4 World Trade Center first tower at WTC site set to open

One World Trade Center stands with 4 World

One World Trade Center stands with 4 World Trade Center, right, as afternoon sun breaks through the clouds on Nov. 7, 2013. (Credit: Craig Ruttle)

A new and long-awaited chapter in downtown Manhattan's resurgence after 9/11 begins next week when the first tower of the 16-acre World Trade Center site officially opens.

At 977 feet, 4 World Trade Center may be dwarfed in comparison with its neighbor, 1 World Trade Center, the tallest building in the Western Hemisphere at 1,776 feet, but the tower's architect said its relatively modest height doesn't diminish its effect on the neighborhood.

Osamu Sassa, the chief architect for the building that opens Nov. 13, said he and his team worked to make sure the structure not only fits in downtown.


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"It's nice to build those models and see it on paper but actually standing in it, that's when you get the full effect," he said while giving a reporter a tour of the structure Thursday.

The glass tower, at 150 Greenwich St., is directly across from the Sept. 11 memorial site. Sassa said his team and the building's owner, Silverstein Properties, made sure the facade and lobby complemented the somber site.

There are no exhausts or pipes or other exterior additions on the side of the building that faces the memorial, and the shine of the lobby's black granite walls blends with the memorial's atmosphere, Sassa said.

"You have the memorial on one side of the lobby and on the other, you have its reflection on the walls," he said.

Three interactive art walls in the lobby feature videos of waterfalls, the sky and trees, which are also the artistic themes of the memorial.

"Mr. [Larry] Silverstein was very keen on the idea and wanted the images to change constantly," the architect said.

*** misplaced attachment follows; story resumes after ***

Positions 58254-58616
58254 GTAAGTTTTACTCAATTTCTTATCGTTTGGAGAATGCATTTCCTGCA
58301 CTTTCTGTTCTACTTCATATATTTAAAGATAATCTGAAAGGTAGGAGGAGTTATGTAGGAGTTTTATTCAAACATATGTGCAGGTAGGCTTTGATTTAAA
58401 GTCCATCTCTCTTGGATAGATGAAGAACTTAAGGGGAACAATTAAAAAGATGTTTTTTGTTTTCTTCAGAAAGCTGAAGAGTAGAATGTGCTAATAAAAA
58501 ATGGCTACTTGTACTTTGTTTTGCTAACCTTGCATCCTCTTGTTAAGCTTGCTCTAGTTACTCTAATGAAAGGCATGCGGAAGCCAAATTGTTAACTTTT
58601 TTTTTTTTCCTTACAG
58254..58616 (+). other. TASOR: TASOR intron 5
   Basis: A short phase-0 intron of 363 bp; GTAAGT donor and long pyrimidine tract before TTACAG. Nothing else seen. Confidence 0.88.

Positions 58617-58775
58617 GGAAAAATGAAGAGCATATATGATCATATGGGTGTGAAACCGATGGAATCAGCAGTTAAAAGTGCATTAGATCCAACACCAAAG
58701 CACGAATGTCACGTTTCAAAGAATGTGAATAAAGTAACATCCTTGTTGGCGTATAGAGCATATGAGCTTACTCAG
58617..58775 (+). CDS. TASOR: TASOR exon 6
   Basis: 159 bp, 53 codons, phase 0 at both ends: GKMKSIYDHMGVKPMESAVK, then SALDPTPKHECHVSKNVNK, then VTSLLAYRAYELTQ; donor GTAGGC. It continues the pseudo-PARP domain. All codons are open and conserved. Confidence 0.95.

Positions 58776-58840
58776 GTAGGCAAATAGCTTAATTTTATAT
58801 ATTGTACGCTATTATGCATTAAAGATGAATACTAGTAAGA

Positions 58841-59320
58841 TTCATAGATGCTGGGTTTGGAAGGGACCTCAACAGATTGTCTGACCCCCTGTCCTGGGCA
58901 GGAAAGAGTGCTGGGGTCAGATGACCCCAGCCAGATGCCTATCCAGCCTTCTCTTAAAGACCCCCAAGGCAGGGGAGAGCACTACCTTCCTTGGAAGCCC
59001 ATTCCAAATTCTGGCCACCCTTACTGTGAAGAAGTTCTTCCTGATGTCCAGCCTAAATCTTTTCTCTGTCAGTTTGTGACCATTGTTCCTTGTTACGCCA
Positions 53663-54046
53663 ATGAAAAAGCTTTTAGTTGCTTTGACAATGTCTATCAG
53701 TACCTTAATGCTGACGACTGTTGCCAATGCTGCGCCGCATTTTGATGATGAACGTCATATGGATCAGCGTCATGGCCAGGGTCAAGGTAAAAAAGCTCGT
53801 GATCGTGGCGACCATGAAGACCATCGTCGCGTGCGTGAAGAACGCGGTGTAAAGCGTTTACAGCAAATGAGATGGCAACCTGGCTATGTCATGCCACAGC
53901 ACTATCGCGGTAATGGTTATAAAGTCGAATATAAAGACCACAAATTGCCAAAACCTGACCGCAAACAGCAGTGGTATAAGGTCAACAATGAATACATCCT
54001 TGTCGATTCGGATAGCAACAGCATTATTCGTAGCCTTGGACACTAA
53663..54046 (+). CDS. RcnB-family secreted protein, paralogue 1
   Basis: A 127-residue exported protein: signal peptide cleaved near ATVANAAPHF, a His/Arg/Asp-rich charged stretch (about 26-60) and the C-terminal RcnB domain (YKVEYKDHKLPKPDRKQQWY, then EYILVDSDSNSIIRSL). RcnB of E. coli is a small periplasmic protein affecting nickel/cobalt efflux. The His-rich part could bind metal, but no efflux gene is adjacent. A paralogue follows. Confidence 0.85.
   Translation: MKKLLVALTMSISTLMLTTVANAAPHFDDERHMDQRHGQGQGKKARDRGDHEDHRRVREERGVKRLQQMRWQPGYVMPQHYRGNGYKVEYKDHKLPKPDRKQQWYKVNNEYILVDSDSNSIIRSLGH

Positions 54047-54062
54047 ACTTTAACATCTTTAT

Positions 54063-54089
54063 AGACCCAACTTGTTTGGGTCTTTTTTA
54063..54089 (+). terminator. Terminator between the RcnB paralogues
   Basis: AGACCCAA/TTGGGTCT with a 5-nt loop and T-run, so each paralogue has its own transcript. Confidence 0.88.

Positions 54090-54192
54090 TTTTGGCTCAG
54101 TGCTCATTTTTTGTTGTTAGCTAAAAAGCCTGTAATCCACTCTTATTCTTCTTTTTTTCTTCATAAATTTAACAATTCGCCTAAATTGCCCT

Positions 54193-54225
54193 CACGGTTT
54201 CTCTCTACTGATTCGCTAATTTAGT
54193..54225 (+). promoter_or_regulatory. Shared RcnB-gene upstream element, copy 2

The building's most impressive feature is its 57th-floor terrace, which offers a panoramic view of Manhattan, western Queens and eastern New Jersey.

Although 4 World Trade Center will be a commercial building closed to tourists, Gianna Frederique, a marketing director for Silverstein, said the developer has rented the terrace for events.

The Municipal Arts Society and the New York City Ballet are among groups that have used the space and interest has boomed, Frederique said.

The marketing director said the idea to host events at the site came from 7 World Trade Center, which is north of the 16-acre site and opened in 2006.

"We didn't think it would be popular for that, but it morphed and everyone wanted to hold events there. The same is happening at 4 World Trade Center," she said.

In addition, a major movie just finished filming on the 57th floor and the producers were impressed with the accommodations, Frederique said.

The building is 50 percent leased to the city and the Port Authority; Frederique predicted other companies would be interested once they see the interior.

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